In 1982, Walt Disney Pictures released a movie called “Tron”. It was a revolution in film history as it was the first motion picture to incorporate computer graphics. And even though the movie flopped upon release, it has gained a cult status and many of the fans have wanted a sequel. With “Tron Legacy”, we do get a sequel, just not worth expectations. This movie is impressive to look at, but everything else gets deleted along the way.

The story has Kevin Flynn’s son Sam going into the digital world of The Grid. Sam got there because he hasn’t seen his father in nearly 20 years. Once Sam eventually finds his dad, the father and son team must work on defeating his father’s computer generated clone from taking over the world. Also, Sam wants his dad to come home, that way, they can be a family again.

“Tron Legacy” does not live up to the hype it has created. The story felt a little confusing at times, and there was overacting throughout the entire film. Also, the movie had a very slow pace making me feel that it was going on forever. But the real problem that I had with the film was that it didn’t feel like a true sequel. Most of the time, it felt like a remake more than a sequel. There were some parts that made the movie feel like a sequel, but it was basically an attempt to reboot the franchise and that’s all.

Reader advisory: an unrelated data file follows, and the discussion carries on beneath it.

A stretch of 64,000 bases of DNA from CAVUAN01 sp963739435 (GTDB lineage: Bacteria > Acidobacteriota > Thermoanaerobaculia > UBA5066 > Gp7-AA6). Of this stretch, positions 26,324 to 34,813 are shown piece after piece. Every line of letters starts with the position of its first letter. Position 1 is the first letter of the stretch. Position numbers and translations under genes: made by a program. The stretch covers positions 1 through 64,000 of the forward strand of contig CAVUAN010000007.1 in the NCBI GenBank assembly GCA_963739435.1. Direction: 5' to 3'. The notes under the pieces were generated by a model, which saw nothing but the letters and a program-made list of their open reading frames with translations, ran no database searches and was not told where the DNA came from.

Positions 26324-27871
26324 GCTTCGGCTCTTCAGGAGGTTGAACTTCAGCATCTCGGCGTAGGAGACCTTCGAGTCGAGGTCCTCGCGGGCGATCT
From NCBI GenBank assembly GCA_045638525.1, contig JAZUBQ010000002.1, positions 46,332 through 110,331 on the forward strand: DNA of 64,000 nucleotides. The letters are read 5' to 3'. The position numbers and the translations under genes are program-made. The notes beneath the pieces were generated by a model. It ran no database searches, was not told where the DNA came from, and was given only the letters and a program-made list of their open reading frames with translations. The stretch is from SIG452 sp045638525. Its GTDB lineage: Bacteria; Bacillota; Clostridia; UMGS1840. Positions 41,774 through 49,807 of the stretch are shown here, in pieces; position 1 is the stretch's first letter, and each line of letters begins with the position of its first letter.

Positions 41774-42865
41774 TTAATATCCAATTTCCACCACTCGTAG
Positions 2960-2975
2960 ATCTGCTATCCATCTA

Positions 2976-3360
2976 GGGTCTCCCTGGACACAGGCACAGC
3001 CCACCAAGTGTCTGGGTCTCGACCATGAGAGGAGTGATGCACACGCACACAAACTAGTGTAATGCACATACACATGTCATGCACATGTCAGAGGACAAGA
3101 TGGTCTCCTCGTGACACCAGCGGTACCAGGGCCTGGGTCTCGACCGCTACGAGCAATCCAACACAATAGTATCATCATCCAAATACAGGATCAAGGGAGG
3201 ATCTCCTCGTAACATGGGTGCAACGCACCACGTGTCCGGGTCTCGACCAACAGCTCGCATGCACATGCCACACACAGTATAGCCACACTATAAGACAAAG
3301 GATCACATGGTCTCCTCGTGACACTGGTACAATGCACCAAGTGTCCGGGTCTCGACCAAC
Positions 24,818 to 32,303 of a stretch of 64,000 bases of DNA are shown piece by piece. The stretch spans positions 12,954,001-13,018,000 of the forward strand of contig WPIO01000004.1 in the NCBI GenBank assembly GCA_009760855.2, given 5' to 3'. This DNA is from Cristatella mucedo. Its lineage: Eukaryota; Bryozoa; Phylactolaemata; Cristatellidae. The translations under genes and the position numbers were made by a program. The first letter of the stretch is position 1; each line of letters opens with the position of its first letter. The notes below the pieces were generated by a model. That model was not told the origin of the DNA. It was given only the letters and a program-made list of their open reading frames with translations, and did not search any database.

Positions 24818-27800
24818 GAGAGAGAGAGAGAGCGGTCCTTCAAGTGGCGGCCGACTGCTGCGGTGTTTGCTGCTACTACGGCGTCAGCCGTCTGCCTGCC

Now with that being said, was there anything good about the movie? Well, actually there was. The music fits nice with the electronic environment, and the acting wasn’t too shabby as well. But where this movie really shines is in the visual department. You take one look of the world of The Grid, and you could see that the digital effect artists worked really hard on creating this habitat. But that’s the only thing the movie has going for itself, other than that, it’s your average science-fiction action movie.

Overall, “Tron Legacy” is a great film to look at, but it fails to bring the original movie towards a newer audience. Sure the technology has greatly changed, but without any emphasis on the story, it’s just your average film.